Asking the Right Questions

Asking The Right Questions – A guide to critical thinking

M. Neil Browne & Stuart M. Keeley

Refrain from reverse logic, reasons then conclusions, not conclusions then supporting reasons

Find Issue

Find Conclusion

Find Supporting Reasons

  • Ask Why?

Find ambiguity in reasons

  • abstract terms
  • multiple meanings

Find the value and descriptive assumptions

  • Value assumpion: implicit preference for one value over another in a particular context (should be’s)
  • Description assumption: beliefs about the way the world is, was or will be.
  • Look for gap between conclusions and reason

Are there any reasoning fallacies?

  • Ad Hominem – Personal attack
  • Slippery Slope – This leads to that when procedures do not exist to prevent
  • Searching for perfect solution
  • Equivocation – a key word or phrase is used w/ tow or more meanings that don’t make sense
  • Appeal to Popularity – Ad populum
  • Appeal to Questionable Authority
  • Appeal to Emotions
  • Straw Person – attack point of view that doesn’t truly exist
  • Either / Or – Assuming only two alternatives
  • Wishful thinking – assuming that because we wish x to be true / false it is
  • Explaining by naming – assuming because you have named something you have explained it
  • Glittering Generality – using emotionally appealing virtue words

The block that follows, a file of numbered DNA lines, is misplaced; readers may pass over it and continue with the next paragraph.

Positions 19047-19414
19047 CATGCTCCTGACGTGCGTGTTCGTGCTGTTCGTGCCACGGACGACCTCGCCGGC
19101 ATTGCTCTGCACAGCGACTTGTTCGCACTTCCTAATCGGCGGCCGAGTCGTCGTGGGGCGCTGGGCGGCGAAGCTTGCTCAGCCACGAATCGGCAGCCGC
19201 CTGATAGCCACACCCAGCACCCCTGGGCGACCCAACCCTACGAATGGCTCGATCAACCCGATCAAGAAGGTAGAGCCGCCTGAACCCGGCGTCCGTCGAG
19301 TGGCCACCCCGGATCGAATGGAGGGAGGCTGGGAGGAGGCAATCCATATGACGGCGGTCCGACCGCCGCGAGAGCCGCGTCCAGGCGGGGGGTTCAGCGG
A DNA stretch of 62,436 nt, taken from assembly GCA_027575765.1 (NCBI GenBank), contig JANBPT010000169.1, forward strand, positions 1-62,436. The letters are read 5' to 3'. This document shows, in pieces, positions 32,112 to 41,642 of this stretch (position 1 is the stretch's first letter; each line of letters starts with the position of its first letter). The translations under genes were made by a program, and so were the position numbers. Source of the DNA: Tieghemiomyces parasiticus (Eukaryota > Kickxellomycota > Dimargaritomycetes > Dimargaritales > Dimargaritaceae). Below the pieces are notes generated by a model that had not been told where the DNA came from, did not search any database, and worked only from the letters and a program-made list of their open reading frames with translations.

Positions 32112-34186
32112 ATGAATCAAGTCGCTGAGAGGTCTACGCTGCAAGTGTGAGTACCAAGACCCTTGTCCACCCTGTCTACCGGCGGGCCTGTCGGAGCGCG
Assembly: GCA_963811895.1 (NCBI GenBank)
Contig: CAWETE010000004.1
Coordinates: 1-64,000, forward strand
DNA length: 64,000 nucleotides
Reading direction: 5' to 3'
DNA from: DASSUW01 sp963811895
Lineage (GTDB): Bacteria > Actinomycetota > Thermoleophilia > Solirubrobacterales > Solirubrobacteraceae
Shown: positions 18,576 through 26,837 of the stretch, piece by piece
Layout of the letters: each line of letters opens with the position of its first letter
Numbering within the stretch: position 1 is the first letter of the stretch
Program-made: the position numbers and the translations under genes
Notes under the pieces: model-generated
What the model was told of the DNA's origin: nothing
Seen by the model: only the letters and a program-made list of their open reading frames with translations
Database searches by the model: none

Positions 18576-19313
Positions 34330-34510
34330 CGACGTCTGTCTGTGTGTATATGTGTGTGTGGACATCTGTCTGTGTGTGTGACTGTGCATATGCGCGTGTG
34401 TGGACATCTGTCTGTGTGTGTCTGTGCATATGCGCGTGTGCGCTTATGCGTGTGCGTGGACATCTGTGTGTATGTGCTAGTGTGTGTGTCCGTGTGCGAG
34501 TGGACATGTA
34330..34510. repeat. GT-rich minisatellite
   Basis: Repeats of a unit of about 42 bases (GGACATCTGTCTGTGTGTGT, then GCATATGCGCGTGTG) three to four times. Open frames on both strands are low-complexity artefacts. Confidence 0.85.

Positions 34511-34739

• Red Herring – An irrelevant topic introduced to divert attention from original issue
  • Begging the question – an argument in which the conclusion is assumed in the reasoning

How good is the evidence?

  • Intuition
  • Experience
  • Testimonials
  • Appeals to authority
  • Personal observation (group of 1)
  • Research studies
  • Case examples
  • Analogies

Are there rival causes?

  • x has the effect of x leads to x influences x is linked to
    x deters x increases likelyhood x determines x is associated with
  • The cause of a cause?
  • Confusing causation with association tend to see events that go together as causing each other
  • Confusion of cause and effect
  • Neglect of a common cause – two events may be related by the effects of a common third factor
  • Post hoc fallacy – assuming event b is caused by event a since it follows it

Are the statistics deceptive?

  • Unknowable or biased statistics
  • Confusing averages
  • Mean Median Mode
  • Statistics prove something other than conclusion
  • Omitting information
  • Risk statistics – 50% increase could be from 1 to 1.5%

What other significant info is missing?

  1. Common counter arguments – what arguments would someone who disagrees offer?
  2. Missing definitions – what if key terms defined differently?
  3. Missing value preferences or perspective – what would different mean?
  4. Origins of facts – what is the source?
  5. Procedure for gathering facts
  6. Alternative techniques to gather facts
  7. Missing or incomplete data
  8. Omitted effects, positive and negative short and long term
  9. Omission of prediction failures when special prediction skill advocated

What reasonable conclusions are possible?

  • No dichotomous thinking
  • More than two sides / options
  • Using if to conditionals conclusion – I believe x if y
  • Not all conclusions are equal!

Overcoming obstacles to critical thinking

  • + Avoid group think
  • + Listen to people you don’t like
  • + Don’t rush to judgement (too impatient)
  • – Personal experience is a sample size of one
  • – Choice supportive bias
  • – Belief in a just world
  • – Stereotypes
  • – Wishful thinking
  • – Urge to simplicity
  • – Belief persaverence is most
  • – Availability Hueristic
  • – Bias toward which is most available
  • – Everyone believes they are better than average